Part of raw feeding is really getting to know your dog. Some dogs do better on a little more than 10% of their diet as bone. Some do fine with less. Try to keep the ratios at 80% meat, 10% bone, and 10% organ with 5% being liver. You can weigh it out at first if you want to, but let the dog’s body condition be your guide. If the dog looks a little ribby and thin, increase the raw from 2% of his body weight to 3% or even 4%, depending on the dogs activity level, age, and metabolism. If your dogs stools get loose, add more bone. If your dog is straining to defecate or his stools are white and crumbly, back off on the bone.

I have found that keeping the mindset of mostly meat, a little bone, and a smidge of organ works well. You don’t have to balance the meals every day. That’s a lot of work! Try to aim for balance over time. Keep a journal of what you are feeding at first so that you can look over the menu and see where you might be lacking. Balance over several weeks is good. I do organs as a single meal on the weekend. It’s easy for me to remember and Brody doesn’t have a problem with loose stools. Some people prefer to add a tiny smidge of organs every day or a couple times a week. Be creative and find what works for you.

I’ve covered the bases, but there are many good resources to learn more on the raw diet. Here’s a few links to get you started.

This one is a great place to start and you can spend a lot of time going through the many pages here. The "myths of raw feeding" pages are invaluable and answers most, if not all, the questions a newbie to raw will have. Invaluable site!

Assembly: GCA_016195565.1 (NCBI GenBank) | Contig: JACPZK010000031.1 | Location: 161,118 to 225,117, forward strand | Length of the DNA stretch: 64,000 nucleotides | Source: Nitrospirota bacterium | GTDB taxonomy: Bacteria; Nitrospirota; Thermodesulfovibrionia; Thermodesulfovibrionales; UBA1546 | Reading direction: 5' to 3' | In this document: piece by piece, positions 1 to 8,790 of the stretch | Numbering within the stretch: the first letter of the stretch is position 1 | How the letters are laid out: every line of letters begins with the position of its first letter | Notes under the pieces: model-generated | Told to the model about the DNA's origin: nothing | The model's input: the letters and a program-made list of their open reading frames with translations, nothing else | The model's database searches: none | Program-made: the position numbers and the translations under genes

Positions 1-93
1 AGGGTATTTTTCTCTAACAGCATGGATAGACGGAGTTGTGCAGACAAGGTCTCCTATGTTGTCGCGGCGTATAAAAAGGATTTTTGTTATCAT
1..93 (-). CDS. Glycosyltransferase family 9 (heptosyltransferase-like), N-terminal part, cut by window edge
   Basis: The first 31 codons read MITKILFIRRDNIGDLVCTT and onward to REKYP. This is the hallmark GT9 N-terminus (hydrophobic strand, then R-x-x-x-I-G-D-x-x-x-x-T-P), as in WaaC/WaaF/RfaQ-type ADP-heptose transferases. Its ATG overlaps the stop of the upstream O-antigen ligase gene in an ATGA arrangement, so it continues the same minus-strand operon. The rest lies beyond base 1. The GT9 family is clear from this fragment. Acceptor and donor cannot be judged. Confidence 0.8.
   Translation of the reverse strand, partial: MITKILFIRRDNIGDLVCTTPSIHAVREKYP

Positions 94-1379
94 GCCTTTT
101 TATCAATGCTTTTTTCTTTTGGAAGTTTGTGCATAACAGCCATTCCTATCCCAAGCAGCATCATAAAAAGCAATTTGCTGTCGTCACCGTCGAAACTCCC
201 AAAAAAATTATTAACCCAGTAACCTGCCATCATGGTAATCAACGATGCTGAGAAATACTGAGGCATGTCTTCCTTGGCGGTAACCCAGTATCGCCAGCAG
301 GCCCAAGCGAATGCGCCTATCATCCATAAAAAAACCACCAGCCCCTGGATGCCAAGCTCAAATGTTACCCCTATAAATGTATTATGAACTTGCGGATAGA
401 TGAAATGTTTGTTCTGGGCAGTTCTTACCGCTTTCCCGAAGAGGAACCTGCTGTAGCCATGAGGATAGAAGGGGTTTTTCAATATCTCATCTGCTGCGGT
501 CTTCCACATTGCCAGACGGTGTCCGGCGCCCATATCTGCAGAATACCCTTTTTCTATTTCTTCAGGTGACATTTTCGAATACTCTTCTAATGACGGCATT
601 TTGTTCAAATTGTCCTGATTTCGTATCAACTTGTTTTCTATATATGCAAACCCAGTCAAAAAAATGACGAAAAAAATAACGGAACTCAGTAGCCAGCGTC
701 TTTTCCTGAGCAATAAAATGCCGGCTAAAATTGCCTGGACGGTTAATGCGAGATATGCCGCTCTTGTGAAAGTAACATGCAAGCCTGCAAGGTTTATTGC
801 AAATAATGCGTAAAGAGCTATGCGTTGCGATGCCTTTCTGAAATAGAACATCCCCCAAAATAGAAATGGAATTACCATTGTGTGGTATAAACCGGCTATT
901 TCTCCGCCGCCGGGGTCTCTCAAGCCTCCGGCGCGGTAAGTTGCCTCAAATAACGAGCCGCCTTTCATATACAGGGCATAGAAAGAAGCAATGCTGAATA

http://rawfed.com/myths/feedraw.html

http://rawfed.com/myths/

Here's another favorite site that has a ton of good information on it ....

http://www.rawlearning.com/rawfaq.html

The raw feeders yahoo group is a great place to learn also. There are over 16,000 raw feeders on the list from all over the world.

http://pets.groups.yahoo.com/group/rawfeeding/

Another site I like that has a lot of good history, anatomy of the dog and why it's made to eat raw, and lots of good links on the link page ....

http://rawfeddogs.net/

A raw feeders blog with lots of interesting info …

http://www.krisannriorawfeeding.com/

More info and lots of links!

http://mypetcarnivore.com/rawfeeding_basics.htm

Anatomy and physiology of the dog versus the wolf and the debate on whether dogs are omnivores or carnivores.

http://aspenbloompetcare.com/2009/07/dogs-the-omnivore-carnivore-controversy.htm

If you have any questions, feel free to ask. There are lots of raw feeders here and we are more than willing to help! Do a little research and off you go. You won’t regret it and your dog will thank you! Once you see the difference that a raw diet makes, your only regret will be not doing it sooner. :)
 

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Discussion Starter #20
omg brody! THAT IS A LOT OF INFO! lol! thanks so much for it! i'll be reading it after work cuz if i start reading now i'll be super late for it :p if the raw feeding is successful am i allowed to give him some cooked as well? or will that mess up his stomach? he doesn't really eat kibble even if its laying around. he was more into cooked chicken for 1 year straight, will that make any difference to starting raw feeding? hmm sucha new world. i definitely want less poop pls! LOL :albino: i already know he'll love the red meat when i get to that part because he was sniffing like crazyyyyy when i left some out outside when we were doing a bbq last year. i already know what that sniff means! LOL ^_^ kinda like a vampire thirsty for blood, they just NEED it. however dexter was a good boy and didnt even take any because he knows not to unless i feed it to him :)